|NDP Leader, Rachel Notley, celebrates|
her party's victory in Alberta's provincial election.
In my observation of the mixed reaction, I’ve noticed an underlying assumption. Behind the complaints and uncertainty (some of it justified based on past government’s track records) is a societal assumption rarely questioned: nonstop economic growth is the required (or best) trajectory individually and for society.
Personally, I’ve encountered this throughout my life, particularly as an adult. Language of "getting ahead" is applied in all sorts of circumstances as the measure of success. A good margin of profit selling a house allows for “upward mobility.” Another degree earned allows for career advancement and more earning power. This is “progress.” As Christians, we can even spiritualize such success with phrases like “God has blessed me.” Again, economic growth is an assumed good all around.
Now, don’t get me wrong. I’m all for economic well being, personally and socially. And in Alberta, as with all political contexts, no one ruling party has the perfect plan to achieve such well being. So questioning political parties is fair game. But in the process, let’s also question the very assumptions by which we evaluate our leaders. And when our grid for well being is economic growth, both personally and socially, we can end up unknowingly accepting an unsustainable and, at times, even an unjust view of society.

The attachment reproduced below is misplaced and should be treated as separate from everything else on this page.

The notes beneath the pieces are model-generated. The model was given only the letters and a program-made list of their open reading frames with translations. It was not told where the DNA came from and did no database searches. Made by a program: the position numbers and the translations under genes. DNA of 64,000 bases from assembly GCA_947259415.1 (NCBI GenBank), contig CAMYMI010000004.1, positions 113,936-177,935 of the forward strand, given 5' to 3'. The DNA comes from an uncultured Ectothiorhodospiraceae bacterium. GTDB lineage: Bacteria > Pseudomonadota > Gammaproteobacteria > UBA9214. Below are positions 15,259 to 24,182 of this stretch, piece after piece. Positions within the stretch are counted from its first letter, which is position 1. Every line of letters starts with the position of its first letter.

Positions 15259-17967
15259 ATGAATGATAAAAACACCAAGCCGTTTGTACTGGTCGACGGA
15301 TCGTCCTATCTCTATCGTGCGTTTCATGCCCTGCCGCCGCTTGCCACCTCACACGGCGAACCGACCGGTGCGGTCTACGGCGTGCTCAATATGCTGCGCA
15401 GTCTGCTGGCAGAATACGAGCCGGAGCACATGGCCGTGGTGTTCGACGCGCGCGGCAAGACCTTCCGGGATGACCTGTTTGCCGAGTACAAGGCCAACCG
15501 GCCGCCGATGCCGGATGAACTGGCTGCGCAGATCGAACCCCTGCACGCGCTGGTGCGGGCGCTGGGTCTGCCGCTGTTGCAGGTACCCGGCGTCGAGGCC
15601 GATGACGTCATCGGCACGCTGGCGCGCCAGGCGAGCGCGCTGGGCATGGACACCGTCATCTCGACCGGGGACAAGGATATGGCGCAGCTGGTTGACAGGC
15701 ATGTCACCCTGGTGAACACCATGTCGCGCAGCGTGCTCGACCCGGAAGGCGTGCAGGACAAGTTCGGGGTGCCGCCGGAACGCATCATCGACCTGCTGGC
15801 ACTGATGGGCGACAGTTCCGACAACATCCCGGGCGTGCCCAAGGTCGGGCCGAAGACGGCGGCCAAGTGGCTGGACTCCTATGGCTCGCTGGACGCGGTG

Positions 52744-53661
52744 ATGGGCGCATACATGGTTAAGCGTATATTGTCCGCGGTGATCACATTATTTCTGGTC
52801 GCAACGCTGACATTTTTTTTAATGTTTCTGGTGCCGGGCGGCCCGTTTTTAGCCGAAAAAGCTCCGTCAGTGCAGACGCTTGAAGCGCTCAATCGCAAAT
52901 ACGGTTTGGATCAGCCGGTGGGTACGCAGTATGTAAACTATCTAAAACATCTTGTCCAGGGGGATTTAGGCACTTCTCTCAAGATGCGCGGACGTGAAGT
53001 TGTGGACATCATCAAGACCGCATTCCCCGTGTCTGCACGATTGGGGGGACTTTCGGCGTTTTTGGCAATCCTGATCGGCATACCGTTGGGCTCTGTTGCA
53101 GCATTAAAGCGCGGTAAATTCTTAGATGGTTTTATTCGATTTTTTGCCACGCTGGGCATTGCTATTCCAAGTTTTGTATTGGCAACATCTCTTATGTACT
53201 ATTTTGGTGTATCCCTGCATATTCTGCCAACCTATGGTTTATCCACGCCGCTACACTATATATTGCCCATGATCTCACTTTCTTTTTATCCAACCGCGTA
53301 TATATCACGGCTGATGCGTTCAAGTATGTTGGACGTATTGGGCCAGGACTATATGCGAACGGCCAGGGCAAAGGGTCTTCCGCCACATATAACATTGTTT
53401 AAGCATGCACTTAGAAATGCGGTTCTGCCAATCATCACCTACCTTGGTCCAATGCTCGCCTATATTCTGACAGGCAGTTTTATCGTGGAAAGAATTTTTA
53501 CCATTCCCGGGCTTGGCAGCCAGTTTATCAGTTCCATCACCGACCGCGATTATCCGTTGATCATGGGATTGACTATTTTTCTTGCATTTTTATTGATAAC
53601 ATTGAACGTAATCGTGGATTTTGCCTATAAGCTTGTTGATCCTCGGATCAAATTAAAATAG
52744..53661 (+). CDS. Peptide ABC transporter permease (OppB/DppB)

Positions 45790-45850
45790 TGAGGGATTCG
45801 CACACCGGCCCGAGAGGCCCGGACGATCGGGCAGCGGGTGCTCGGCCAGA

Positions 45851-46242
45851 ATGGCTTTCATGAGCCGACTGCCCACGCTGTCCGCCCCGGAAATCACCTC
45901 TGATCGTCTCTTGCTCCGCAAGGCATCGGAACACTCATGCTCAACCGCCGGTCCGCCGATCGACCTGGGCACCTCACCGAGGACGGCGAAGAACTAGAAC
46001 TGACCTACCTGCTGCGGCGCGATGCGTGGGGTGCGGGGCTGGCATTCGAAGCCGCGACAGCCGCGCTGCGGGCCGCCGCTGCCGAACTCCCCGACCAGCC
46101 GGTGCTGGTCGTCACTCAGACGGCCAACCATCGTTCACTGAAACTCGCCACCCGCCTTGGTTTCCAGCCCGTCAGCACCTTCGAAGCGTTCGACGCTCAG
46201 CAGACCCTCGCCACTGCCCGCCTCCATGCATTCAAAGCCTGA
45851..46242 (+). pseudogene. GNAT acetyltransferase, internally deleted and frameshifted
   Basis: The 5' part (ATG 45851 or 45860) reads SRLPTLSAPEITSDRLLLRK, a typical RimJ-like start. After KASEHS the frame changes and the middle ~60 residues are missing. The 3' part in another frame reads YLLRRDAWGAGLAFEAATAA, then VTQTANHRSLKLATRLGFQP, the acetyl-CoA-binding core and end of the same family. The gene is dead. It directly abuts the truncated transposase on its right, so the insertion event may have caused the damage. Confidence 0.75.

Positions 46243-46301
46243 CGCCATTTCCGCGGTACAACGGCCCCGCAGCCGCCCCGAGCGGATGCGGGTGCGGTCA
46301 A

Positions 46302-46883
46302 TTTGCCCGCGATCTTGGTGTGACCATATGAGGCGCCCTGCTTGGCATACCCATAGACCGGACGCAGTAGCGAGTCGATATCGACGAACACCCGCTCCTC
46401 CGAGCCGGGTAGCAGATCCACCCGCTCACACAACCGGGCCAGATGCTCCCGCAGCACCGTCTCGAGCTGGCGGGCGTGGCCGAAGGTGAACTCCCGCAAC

It can be unjust in supporting an economy that is only “free” for people who have the means to participate equally to begin with. One look around at urban neighborhoods reveals that the assumed good of economic growth is anything but freeing for the scores of homeless individuals and families. And it’s unsustainable in presenting a false vision for happiness. Studies show that increased wealth doesn’t equal increased happiness. As Ron Sider summarizes, “People tend to measure their happiness by how much they consume relative to their neighbors. As all try to get ahead, most tend to rise together so everyone is frustrated by their unsuccessful efforts to achieve happiness by getting ahead of others” (Rich Christians in an Age of Hunger, 238-239)
Imagine a response to economics - and likewise a political view - if our default wasn't grasping for more, but was rooted in a healthy concept of enough. Enough money. Enough possessions. Enough growth. Or as Sider would suggest for Christians, let’s imagine and adopt a “theology of enough” - the belief that humans exist for more than unending consumption.
Call it whining about “first world problems.” Or blind assumptions for defining success. Or corporate greed. Or whatever other label or symptom we can name. But an unquestioning reliance of an economy of growth only perpetuates injustice and this unsustainable vision for life, personally and socially. Instead, let’s engage politics thoughtfully, constructively, and sustainably, not from a perspective of growth at all costs, but from the belief that enough is enough. Maybe Alberta will lead the way. Maybe not. But as Canadians and as global citizens, I hope we can aim for an economy of enough.